Fleas & Ticks

Cat & Dog

Important Points to Remember About Flea Control

If you are having trouble getting on top of fleas and are wondering about what more you can do it is important to understand a bit more about fleas and their life cycle:


  • The majority of the flea population (eggs, pupae, larvae) is found off your pets. The pupae form of the flea is very hardy and can survive for some time in the environment and attach itself to carpet fibres.
  • Fleas biting today came from female fleas laying eggs 3-8 weeks ago, so immature stages have been developing for 1 – 2 months in your environment. That is, inside on the carpet and bedding and, outside under plants and houses.
  • The flea life cycle (egg- larvae-pupae-flea) can be as short as 16 days.
  • Female fleas can produce 40-50 eggs/day.                                                                      
  • Fleas do not jump from animal to animal, all new flea infestations come from fleas that have developed in the environment. Freshly hatched fleas can survive for few days before they find a pet to feed on.
  • To get on top of flea infestations EVERY cat and EVERY dog in the household must be treated EVERY MONTH for 3 – 4 months and the environment needs to be treated as well using flea bombs or specific household sprays. It is also important to vacuum and wash pets bedding weekly.  It does take several weeks to eliminate the fleas and on going treatment of pets should be maintained even after the flea numbers have subsided.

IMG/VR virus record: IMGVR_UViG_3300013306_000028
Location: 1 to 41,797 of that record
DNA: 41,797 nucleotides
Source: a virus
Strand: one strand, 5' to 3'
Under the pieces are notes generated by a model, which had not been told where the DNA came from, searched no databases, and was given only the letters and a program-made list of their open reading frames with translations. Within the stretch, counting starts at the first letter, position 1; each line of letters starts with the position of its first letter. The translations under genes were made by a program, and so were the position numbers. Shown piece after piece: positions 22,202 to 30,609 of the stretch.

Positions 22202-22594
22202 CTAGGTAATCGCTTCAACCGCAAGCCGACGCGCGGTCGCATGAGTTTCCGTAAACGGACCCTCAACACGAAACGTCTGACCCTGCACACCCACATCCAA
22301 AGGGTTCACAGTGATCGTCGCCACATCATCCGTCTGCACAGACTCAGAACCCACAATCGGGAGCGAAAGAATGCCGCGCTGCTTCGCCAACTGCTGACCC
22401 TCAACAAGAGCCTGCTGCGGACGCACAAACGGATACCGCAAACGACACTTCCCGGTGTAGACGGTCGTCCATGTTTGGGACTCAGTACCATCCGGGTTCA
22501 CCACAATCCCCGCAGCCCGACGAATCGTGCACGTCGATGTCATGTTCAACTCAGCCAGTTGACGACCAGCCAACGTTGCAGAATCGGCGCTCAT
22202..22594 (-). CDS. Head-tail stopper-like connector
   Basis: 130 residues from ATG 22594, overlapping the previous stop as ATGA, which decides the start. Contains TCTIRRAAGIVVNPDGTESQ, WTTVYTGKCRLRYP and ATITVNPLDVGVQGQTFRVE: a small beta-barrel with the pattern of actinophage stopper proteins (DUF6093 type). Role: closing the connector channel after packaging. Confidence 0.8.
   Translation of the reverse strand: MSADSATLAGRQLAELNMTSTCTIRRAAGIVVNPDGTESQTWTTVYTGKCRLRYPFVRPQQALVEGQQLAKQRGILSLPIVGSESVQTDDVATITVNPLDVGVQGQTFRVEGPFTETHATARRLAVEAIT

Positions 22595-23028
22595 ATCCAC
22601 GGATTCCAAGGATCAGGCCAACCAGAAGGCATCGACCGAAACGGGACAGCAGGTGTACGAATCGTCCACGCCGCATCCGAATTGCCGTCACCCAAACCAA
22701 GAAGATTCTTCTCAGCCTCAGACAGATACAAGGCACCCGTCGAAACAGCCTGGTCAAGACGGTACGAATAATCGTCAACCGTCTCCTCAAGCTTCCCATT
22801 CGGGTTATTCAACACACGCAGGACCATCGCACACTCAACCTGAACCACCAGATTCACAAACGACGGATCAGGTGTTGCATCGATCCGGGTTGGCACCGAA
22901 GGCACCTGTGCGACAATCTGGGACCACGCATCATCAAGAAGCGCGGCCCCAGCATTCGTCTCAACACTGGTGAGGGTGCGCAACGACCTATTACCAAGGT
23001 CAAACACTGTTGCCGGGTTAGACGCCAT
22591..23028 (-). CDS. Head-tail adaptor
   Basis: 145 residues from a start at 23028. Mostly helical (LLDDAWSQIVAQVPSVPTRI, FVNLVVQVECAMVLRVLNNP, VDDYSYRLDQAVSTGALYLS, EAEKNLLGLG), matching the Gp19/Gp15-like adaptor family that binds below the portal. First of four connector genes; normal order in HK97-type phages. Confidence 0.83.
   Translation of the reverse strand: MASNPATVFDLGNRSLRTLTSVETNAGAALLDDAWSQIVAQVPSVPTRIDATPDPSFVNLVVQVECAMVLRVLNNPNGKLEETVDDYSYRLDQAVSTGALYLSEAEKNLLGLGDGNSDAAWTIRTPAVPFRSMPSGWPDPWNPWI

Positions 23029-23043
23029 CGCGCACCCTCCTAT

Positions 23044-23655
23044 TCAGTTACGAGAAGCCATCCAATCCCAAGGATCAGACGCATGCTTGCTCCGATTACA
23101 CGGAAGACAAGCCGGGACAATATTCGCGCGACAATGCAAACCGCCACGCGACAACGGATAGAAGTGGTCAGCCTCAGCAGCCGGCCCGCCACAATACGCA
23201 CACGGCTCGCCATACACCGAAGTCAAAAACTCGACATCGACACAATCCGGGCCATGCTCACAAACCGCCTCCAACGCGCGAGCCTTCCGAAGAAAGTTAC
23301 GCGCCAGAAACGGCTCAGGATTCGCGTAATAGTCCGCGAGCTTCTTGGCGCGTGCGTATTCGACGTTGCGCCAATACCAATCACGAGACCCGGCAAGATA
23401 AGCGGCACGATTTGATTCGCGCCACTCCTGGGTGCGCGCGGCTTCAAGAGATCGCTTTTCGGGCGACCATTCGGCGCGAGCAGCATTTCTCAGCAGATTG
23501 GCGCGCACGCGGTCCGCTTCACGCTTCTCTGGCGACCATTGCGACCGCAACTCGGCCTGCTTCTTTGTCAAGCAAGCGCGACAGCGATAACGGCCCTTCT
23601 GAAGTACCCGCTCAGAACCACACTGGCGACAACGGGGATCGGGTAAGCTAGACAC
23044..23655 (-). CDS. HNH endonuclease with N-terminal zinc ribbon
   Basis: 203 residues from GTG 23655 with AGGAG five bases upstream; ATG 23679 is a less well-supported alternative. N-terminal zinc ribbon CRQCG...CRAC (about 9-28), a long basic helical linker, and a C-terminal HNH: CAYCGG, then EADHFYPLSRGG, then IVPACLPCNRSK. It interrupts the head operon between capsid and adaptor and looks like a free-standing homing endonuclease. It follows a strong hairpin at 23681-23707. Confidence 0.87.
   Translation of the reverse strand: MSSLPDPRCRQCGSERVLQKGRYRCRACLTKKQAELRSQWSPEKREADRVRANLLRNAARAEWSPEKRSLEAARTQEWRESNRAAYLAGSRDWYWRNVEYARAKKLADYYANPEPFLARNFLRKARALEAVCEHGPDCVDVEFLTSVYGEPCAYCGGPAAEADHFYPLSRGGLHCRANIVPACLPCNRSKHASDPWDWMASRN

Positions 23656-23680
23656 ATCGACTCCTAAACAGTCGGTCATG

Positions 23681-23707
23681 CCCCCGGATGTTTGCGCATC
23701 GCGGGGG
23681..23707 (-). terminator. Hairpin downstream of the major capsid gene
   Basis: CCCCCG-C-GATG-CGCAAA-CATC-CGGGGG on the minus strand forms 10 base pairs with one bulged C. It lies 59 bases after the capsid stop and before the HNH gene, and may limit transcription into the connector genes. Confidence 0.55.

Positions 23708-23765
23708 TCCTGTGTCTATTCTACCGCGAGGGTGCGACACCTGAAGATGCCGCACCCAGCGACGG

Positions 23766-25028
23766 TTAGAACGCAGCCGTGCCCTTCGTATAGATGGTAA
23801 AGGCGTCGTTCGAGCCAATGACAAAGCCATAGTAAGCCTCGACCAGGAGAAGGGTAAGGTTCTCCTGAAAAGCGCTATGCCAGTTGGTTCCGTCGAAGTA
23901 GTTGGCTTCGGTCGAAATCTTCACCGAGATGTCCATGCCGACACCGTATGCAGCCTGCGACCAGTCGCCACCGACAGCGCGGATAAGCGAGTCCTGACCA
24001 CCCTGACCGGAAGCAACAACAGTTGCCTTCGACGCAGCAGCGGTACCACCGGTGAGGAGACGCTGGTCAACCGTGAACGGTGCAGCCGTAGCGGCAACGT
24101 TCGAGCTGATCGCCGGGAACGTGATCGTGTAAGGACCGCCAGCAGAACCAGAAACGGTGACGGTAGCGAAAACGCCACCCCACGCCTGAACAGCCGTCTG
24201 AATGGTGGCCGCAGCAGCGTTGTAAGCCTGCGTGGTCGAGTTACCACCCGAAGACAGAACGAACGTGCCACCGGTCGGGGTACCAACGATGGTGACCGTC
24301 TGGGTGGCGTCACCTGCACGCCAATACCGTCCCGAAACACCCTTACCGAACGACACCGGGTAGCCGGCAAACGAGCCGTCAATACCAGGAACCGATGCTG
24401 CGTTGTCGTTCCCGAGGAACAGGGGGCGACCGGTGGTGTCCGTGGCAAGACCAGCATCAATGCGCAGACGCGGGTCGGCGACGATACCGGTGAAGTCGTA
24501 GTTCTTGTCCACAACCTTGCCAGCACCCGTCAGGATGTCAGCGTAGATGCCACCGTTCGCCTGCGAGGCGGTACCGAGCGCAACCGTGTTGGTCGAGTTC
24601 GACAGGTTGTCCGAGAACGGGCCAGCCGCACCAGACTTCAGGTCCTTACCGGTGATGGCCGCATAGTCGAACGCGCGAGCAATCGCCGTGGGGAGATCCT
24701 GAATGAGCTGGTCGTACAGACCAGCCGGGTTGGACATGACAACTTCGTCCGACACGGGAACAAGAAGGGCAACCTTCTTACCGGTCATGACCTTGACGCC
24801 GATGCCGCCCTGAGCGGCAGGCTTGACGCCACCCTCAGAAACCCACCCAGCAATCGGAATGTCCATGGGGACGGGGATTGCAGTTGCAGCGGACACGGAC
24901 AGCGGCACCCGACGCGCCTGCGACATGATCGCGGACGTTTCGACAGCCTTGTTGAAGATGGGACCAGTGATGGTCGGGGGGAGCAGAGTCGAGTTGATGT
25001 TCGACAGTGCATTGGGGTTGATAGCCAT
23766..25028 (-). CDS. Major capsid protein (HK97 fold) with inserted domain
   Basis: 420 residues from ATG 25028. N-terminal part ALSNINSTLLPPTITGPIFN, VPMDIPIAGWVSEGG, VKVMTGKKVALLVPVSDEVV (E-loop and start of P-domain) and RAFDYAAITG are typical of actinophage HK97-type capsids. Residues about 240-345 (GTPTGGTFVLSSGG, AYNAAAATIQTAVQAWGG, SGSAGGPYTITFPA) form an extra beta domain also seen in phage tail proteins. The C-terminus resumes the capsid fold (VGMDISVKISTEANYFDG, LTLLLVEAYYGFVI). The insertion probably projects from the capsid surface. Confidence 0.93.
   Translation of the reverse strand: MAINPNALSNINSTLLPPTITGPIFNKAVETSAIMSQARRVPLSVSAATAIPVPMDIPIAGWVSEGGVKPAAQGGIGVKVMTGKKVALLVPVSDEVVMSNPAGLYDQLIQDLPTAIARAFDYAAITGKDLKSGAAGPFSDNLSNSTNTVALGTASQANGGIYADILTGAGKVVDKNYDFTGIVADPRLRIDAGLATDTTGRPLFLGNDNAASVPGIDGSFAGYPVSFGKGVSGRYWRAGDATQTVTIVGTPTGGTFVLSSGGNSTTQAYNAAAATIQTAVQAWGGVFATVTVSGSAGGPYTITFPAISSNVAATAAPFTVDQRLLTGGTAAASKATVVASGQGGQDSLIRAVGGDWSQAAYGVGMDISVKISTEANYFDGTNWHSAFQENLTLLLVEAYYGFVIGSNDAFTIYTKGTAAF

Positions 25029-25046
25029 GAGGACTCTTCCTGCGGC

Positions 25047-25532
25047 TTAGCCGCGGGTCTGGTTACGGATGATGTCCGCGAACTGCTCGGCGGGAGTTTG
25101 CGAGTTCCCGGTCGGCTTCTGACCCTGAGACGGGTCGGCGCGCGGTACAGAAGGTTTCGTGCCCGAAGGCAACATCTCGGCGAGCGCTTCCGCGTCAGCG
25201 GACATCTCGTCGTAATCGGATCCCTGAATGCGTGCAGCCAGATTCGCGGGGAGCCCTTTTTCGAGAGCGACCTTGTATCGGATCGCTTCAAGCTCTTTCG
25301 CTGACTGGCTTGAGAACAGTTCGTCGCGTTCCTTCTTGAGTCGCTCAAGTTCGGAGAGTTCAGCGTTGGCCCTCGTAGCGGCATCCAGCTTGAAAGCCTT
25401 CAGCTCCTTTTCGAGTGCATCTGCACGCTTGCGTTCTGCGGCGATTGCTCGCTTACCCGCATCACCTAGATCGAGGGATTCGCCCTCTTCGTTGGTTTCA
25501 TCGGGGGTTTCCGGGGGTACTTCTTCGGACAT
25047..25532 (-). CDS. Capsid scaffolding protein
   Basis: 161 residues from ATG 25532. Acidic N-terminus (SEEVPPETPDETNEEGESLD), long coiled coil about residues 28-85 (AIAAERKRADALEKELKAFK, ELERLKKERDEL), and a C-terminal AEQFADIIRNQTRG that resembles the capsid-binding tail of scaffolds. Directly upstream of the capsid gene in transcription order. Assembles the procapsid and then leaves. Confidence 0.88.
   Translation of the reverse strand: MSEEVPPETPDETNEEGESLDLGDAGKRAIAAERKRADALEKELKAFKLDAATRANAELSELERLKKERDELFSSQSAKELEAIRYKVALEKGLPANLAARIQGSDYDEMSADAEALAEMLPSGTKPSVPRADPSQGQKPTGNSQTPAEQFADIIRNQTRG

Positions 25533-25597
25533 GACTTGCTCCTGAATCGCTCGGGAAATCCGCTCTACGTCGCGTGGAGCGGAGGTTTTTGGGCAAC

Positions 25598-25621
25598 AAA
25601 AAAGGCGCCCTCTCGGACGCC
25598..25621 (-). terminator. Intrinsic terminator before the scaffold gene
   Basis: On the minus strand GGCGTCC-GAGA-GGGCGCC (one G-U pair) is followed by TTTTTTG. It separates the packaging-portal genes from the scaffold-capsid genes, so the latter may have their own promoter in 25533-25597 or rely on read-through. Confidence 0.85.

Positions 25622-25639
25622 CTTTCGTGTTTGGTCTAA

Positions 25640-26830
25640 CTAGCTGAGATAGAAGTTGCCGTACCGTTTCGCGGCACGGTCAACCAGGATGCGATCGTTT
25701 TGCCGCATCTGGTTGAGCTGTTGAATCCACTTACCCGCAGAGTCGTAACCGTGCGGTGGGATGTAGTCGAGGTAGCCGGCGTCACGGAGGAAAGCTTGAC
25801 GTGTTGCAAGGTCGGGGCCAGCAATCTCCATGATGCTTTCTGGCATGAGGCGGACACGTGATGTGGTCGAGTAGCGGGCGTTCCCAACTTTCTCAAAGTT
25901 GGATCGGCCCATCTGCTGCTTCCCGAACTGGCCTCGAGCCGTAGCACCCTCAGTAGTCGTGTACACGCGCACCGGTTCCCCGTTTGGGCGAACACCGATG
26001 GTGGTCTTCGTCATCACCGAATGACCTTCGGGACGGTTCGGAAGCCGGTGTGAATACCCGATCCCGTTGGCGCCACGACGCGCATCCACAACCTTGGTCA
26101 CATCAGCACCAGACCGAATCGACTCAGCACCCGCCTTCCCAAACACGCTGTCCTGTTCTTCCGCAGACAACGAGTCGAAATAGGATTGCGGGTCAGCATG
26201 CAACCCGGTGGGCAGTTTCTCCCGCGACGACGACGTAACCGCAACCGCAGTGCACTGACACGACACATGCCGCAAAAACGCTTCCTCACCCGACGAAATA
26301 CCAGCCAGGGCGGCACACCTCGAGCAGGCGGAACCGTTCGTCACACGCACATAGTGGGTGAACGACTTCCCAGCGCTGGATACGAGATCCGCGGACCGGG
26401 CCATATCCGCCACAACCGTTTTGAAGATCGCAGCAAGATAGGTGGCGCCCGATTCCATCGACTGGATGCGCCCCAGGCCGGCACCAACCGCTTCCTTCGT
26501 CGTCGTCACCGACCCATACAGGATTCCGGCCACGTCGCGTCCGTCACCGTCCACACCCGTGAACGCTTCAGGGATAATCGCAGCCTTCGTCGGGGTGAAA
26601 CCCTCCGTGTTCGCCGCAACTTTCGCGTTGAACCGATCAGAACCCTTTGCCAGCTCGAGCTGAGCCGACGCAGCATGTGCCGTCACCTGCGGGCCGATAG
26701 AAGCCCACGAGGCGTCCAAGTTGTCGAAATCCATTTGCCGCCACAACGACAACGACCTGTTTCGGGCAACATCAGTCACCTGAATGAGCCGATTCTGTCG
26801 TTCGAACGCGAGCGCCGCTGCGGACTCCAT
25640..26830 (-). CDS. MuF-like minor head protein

• Miss one month of flea treatment and fleas lay eggs and re-infest the environment. Stray animals or untreated visiting pets will infest the environment when they drop fleas from their fur.
  • Flea treatments should not only kill fleas but also stop the development of immature stages. 
  • Environmental sprays MUST contain Insect Growth Regulators (IGR’s) as these stop flea egg development. Insecticides do not affect flea eggs. Pyriproxifen is an IGR that has a long lasting effect on the environment (150 days).
Tick LR(copy)
Common throughout the warmer climates in the North Island, ticks will feed on a variety of animals including cats and dogs. They jump onto your pet and feed by sucking blood before jumping off again into the environment.  

When ticks attach to your pet to feed they cause irritation and can create wounds which can become infected. Too many ticks and your pet may become ill from blood loss.

Ticks vary in size but are visible to the human eye, so are often picked up by owners. They can be located anywhere on the body but are most common around the head. If you endeavour to remove them yourself, there is a chance the mouthpiece of the tick will be left behind and can cause a serious infection.

Luckily, there are products that now contain both flea and tick treatment, making control of these parasites simple and effective.